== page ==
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Men’s and women’s semi-finals set at Wimbledon


We are down to the final four men and women at Wimbledon and we are very close to our first Novak Djokovic vs Rafa Nadal major final showdown since the 2020 French Open, and first at the All England Club since 2011.

Three of the four men’s quarter-finals went to five sets, with Novak Djokovic having to come from two sets to love down to oust Italian tenth seed Jannik Sinner and keep alive his chances of a seventh title at SW19.

The Djoker was contesting the 47th five-set match of his career – which has also included several epic major finals – while Sinner was playing just his fifth.

It marked the seventh time in his career that the 35-year-old was forced to overcome a two-set deficit – having also done so twice at last year’s French Open, including when he defeated Stefanos Tsitsipas in the final.

This experience helped him through to the semi-finals at Wimbledon for the eleventh time; on only three occasions has the Serb not reached the final: in 2007 (lost to Rafael Nadal on a retirement), 2010 (lost to Tomas Berdych) and 2012 (lost to Roger Federer).

In the final four, Djokovic will have a country against him as he comes up against British ninth seed Cameron Norrie, who came from two sets to one down to oust Belgian veteran David Goffin and reach his first Major semi-final.

While Norrie isn’t in the same vein as his more famous and successful compatriot Andy Murray in terms of career achievements, the 26-year-old will still carry the hopes of a nation into Friday night’s (AEST) showdown with the Djoker.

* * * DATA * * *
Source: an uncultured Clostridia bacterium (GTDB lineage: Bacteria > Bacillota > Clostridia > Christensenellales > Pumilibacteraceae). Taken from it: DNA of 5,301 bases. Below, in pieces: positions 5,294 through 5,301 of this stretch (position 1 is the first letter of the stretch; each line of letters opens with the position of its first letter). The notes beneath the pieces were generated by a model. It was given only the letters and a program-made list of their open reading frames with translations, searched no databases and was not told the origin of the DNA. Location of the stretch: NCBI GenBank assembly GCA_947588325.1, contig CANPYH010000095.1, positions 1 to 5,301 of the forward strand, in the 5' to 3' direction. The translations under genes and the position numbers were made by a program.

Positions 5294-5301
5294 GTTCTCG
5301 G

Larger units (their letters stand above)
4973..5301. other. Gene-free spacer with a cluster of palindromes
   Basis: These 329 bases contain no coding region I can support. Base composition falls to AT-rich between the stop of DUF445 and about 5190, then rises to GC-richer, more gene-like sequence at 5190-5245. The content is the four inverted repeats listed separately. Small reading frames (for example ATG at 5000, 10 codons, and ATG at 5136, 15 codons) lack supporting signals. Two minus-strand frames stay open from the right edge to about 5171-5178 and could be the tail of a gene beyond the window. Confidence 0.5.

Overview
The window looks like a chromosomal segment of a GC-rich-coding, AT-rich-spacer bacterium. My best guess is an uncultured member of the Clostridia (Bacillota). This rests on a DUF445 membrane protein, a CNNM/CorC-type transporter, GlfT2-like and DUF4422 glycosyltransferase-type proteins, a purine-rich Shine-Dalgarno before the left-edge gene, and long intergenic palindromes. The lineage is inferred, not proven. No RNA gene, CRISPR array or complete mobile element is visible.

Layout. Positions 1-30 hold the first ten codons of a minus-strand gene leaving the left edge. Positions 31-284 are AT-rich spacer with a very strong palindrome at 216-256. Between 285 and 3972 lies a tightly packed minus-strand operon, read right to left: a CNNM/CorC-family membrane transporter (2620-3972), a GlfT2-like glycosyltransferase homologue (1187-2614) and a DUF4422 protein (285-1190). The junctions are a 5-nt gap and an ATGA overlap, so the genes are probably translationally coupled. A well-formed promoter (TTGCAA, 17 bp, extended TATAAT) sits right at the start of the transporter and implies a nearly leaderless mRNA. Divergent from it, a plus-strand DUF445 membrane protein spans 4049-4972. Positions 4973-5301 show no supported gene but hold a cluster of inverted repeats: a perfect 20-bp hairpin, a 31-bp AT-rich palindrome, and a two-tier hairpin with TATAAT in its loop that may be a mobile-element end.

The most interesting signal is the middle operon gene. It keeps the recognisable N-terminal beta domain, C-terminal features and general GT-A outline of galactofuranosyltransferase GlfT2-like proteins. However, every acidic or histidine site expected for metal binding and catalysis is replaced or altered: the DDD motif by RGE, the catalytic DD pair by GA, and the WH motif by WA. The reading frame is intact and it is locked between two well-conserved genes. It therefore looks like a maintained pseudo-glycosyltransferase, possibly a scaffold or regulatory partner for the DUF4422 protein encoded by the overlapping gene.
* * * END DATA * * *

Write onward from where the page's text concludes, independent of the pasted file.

Meanwhile, Rafael Nadal had to display his fighting qualities to edge out American 11th seed Taylor Fritz, emerging in a champions’ tiebreak after a brutal five-set battle lasting four hours and 21 minutes.

Rafael Nadal celebrates.

(Photo by TPN/Getty Images)

The Spaniard survived a brutal battle against the American, who handed him his first loss of the season at Indian Wells in March, to advance to just his second Wimbledon semi-final since 2011.

From 3-1 up in the opening set, Nadal dropped five games in a row to drop the first set 6-3, but in typical fashion would hit back to claim the second by 7-5 and level the match at a set apiece, despite having to take a medical time-out to treat an abdominal strain.

Fritz was quick to regain the ascendancy, taking the third set by the same scoreline in which he won the first, but just as the finsish line was within sight, the Spaniard broke to claim the fourth set and thus force a decider.

The 36-year-old held his nerve to eventually claim victory in a tense tiebreak, winning in five sets to book his highly anticipated final four showdown with Kyrgios in what will be their third showdown at the All England Club.

In stark contrasts to the five-set struggles Djokovic, Nadal and Norrie all endured, Kyrgios was barely made to sweat in his straight-sets dismissal of Chilean Cristian Garin, despite losing the first nine points of the match.